“Safety is often dangerous. An easy life is like quicksand: Before you know it, you’re trapped and can’t move, can’t breathe, can get to where you really wanted to go. Don’t coast unless you’re rolling downhill on a bicycle.”
We all do it. We shoot ourselves down. We get bored. We feel stuck. Confused as to how we got here. You know the feeling, suddenly you feel trapped in the monotony of day to day life. Sometimes we need reminded that we create our lives, our day to day is our choice, and each of our lives are as interesting or uninteresting as we make them.
Jessica Hagy‘s new book How to Be Interesting: (In 10 Simple Steps), is less of a guide on how to be interesting and more of a way to push yourself to live the best life possible. Jessica Hagy pairs life lessons with simple hand drawn graphs that may inspire you to lead a richer life.
A breathe of fresh air. Sometimes we all need to be reminded to be kind to ourselves, to dream big, to do what you want to do, and to be more childlike. A dose of inspiration that would make a great graduation or happy day gift.
This book nudges us to leave the comforts of our comfort zone. It is so easy to get comfortable, I value all reminders that being uncomfortable is more than okay, it is healthy, and good for our souls. As the book jacket says, “it is what you don’t know that is interesting.”
It’s okay to be scared, but don’t let it be paralyzing, do it anyway.
Here are some of my favorite excerpts:
Find your CIRCUS. Don’t run away and join the rat race. Run away and join a circus full of people who are living their dreams. If you seek a circus, you’ll be running toward something enjoyable, instead of merely exhausting yourself.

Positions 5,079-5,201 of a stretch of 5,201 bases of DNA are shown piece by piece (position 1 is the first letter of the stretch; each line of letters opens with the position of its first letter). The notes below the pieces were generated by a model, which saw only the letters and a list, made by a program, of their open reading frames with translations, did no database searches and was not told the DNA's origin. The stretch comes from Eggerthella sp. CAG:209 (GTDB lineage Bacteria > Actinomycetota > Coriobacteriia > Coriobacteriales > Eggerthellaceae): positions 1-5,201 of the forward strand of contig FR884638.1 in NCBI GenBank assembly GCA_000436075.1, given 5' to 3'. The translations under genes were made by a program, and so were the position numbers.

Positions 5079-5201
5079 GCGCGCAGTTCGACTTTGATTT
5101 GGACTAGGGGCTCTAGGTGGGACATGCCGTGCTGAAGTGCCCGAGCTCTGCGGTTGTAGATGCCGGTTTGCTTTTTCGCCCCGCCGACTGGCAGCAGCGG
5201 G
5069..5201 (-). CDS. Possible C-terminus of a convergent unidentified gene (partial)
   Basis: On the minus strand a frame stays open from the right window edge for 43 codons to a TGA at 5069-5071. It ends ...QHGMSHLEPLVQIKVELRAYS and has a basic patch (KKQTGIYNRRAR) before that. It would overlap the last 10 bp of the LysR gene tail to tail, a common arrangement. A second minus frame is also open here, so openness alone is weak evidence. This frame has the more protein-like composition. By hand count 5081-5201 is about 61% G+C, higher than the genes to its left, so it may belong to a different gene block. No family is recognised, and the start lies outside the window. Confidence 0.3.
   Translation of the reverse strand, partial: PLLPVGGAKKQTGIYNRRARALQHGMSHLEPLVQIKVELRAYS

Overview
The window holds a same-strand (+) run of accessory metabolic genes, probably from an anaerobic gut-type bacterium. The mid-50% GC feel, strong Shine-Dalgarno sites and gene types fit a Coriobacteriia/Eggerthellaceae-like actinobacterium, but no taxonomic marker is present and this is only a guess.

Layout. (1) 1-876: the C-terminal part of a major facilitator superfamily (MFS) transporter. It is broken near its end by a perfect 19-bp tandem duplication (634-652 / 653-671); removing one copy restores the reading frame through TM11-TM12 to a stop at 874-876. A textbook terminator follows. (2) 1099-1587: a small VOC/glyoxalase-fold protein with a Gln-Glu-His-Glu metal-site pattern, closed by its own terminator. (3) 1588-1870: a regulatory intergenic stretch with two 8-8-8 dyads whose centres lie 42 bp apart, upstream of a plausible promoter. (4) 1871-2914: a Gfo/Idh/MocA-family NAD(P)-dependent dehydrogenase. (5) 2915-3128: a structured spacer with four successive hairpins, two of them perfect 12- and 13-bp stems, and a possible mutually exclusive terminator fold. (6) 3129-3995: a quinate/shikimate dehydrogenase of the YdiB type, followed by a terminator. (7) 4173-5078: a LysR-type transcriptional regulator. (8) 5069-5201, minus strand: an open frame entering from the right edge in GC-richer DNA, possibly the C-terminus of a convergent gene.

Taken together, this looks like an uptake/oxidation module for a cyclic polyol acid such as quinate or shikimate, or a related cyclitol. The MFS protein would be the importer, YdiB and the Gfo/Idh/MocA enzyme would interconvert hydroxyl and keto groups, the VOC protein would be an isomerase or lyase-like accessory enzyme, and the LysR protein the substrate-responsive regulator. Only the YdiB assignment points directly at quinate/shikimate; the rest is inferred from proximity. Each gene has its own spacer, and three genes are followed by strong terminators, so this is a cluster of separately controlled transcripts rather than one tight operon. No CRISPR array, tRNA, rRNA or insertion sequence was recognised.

Practice vicarious pride. Have you ever been overwhelmingly proud of someone other than yourself? If you have, you know how buoyant and uplifting it feels. If you haven’t, you need to get close enough to someone to try.
Ponder your luck. Do you deserve what you have? Maybe a little. What you don’t have? Probably not. Acknowledge the roles coincidence, chance, systemic processes (and yes, maybe even luck) play in our world.
Mistakes happen. Often. Sometimes they’re your fault and sometimes they are your misfortune. Freely admit to both kinds.
What you have is worth a lot. Seek out the people who need it. Know what you can do an tell people that you are willing to do it. They will treasure and remember you. Your time. Your talents. Your compliments. A seat at your table. A cup of sugar. A clean pair of socks.
The more often you are amazed, the better your odds of being amazing.
Leave the safety of home. You grew up with certain people who did certain things in certain places. Leave home to see how unique and universal your childhood was.
If you have a personal dream or a wish or a desire, know that you’re the only one who gives enough damns to see it realized.
Maybe your past isn’t perfect. Maybe it was brutal. Maybe you were brutal. Maybe you’ve got more scars than you thought one skin could hold. You can’t linger on those thoughts. You will drown in them.
Give extra chances—especially to yourself. If you’re not dead you can still change things.